Sensitivity around healthcare information breaches is also likely to be seen in Australia given 79% of respondents recently surveyed by the OAIC indicated they placed very high level of trust in their health service providers. 77
The second most significant category was hospitality & retail which involved a variety of point of sale attacks, social engineering attacks and some unintended unauthorised disclosures. A number of these matters became high profile breaches receiving significant media attention.
Costs by Category
Across all of the matters considered, the analysis showed that the various costs that were incurred and proportion of each cost were as follows:
- Forensics (18.11%) The cost of IT and security experts retained by the organisation to investigate the incidents and provide ongoing advice on the management of each breach. These costs did not include any hardening or remedial work that was undertaken after the breach had been remedied to improve the overall security environment of the organisation;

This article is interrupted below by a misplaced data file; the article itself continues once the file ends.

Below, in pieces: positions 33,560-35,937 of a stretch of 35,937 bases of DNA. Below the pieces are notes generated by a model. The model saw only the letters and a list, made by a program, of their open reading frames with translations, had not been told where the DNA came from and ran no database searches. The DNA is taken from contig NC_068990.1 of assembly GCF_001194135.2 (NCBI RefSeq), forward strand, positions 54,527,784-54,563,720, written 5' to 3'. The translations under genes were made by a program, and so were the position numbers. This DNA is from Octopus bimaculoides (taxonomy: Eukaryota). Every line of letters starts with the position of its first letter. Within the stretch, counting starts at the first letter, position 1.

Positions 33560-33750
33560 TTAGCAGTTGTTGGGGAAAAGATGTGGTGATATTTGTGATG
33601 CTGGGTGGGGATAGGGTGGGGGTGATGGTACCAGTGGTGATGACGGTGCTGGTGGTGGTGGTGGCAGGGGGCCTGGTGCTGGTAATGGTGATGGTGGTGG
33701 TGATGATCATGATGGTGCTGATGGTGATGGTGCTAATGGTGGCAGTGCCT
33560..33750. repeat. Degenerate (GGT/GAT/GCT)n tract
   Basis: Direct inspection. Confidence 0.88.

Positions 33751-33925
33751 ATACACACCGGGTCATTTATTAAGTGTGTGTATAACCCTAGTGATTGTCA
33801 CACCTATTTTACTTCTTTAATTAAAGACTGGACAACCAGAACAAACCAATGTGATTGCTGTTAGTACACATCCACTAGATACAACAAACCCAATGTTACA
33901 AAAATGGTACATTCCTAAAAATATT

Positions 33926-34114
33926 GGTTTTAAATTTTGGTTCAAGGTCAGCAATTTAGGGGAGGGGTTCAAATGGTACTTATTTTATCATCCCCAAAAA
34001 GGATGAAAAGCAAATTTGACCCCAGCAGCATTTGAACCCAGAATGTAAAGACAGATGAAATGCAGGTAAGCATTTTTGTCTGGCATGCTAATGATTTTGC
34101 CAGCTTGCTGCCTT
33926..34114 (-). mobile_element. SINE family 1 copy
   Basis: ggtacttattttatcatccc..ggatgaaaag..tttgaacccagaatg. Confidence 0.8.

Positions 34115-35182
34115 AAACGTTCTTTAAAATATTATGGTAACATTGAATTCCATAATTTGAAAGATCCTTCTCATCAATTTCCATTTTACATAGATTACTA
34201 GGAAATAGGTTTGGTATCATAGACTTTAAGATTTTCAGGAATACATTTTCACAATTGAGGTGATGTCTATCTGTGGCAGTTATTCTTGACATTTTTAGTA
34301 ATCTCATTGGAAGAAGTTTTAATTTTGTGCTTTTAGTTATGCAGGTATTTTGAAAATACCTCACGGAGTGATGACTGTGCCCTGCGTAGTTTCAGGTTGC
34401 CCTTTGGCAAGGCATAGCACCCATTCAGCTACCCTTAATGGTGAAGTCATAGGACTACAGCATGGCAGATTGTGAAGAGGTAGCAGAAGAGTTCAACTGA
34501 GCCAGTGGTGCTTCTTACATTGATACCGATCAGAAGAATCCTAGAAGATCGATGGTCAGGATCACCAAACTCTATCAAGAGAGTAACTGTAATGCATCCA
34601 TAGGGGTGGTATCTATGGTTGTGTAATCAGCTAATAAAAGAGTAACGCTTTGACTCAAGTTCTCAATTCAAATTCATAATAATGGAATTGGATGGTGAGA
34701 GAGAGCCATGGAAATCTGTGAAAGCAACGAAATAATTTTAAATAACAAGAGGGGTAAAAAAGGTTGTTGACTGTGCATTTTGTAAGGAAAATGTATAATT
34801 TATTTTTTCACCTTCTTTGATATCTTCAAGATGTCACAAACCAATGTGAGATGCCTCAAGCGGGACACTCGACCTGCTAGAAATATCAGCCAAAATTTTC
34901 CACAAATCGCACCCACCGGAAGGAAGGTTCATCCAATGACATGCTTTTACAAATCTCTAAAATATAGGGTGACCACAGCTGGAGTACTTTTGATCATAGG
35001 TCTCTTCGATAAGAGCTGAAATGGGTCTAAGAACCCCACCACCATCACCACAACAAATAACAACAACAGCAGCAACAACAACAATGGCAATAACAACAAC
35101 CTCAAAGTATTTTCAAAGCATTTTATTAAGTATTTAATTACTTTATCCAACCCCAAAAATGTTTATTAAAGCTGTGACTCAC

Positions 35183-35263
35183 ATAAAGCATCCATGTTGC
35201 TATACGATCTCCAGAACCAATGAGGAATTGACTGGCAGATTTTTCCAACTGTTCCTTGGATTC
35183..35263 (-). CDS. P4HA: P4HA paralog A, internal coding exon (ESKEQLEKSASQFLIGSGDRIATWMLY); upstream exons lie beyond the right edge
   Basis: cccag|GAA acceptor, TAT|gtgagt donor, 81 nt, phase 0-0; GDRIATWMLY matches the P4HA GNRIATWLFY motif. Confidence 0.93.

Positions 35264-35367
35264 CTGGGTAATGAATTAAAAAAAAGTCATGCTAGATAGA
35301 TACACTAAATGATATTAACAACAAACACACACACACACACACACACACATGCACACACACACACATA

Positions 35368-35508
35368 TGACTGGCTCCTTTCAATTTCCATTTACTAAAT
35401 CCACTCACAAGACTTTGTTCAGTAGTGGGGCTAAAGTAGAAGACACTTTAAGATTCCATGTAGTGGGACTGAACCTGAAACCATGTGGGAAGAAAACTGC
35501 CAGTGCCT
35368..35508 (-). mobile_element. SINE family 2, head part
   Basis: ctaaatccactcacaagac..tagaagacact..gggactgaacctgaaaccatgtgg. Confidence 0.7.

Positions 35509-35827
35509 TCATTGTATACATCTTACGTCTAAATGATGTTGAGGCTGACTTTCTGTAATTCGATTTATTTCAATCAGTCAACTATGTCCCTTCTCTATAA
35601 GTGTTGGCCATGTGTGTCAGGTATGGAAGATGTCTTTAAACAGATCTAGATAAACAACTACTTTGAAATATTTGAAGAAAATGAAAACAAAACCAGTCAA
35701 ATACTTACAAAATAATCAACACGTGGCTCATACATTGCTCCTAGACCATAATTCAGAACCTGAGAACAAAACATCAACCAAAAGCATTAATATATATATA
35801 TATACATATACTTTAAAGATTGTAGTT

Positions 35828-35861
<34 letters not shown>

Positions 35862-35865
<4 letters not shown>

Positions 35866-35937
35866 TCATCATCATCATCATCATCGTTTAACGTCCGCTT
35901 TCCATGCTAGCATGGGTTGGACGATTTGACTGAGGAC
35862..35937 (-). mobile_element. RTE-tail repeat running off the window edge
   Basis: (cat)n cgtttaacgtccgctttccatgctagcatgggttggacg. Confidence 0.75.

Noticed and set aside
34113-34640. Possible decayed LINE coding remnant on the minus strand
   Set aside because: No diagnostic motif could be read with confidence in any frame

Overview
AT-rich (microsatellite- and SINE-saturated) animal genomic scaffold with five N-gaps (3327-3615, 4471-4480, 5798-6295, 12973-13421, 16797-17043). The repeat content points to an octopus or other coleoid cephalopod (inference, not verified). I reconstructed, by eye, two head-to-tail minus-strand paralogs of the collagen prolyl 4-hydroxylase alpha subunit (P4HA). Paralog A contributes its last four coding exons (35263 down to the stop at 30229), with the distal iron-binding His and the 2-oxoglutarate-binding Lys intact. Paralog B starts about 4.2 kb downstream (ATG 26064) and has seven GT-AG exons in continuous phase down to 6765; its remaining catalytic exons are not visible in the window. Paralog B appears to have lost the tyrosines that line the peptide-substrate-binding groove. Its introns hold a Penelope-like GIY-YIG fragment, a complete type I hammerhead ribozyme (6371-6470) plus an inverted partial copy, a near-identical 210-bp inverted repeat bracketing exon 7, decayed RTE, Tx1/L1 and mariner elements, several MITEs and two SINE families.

- Crisis Management (1.7%) Costs of obtaining an independent crisis expert and costs associated with public relations and ongoing communications advice. These costs represented an insignificant percentage across all of the matters;
- Notification (18.3%) Costs in identifying, preparing and providing notification correspondence to affected individuals of disclosure incidents. These costs include the provision of call centre services and any complaint mechanisms that are provided as part of these call centre services;
- Legal (41.2%) Made up of privacy counsel, 78 regulatory legal costs, 79 defence Costs, 80 investigations costs, 81 and legal costs associated with the Payment Card Industry Data Security Standards (PCI DSS);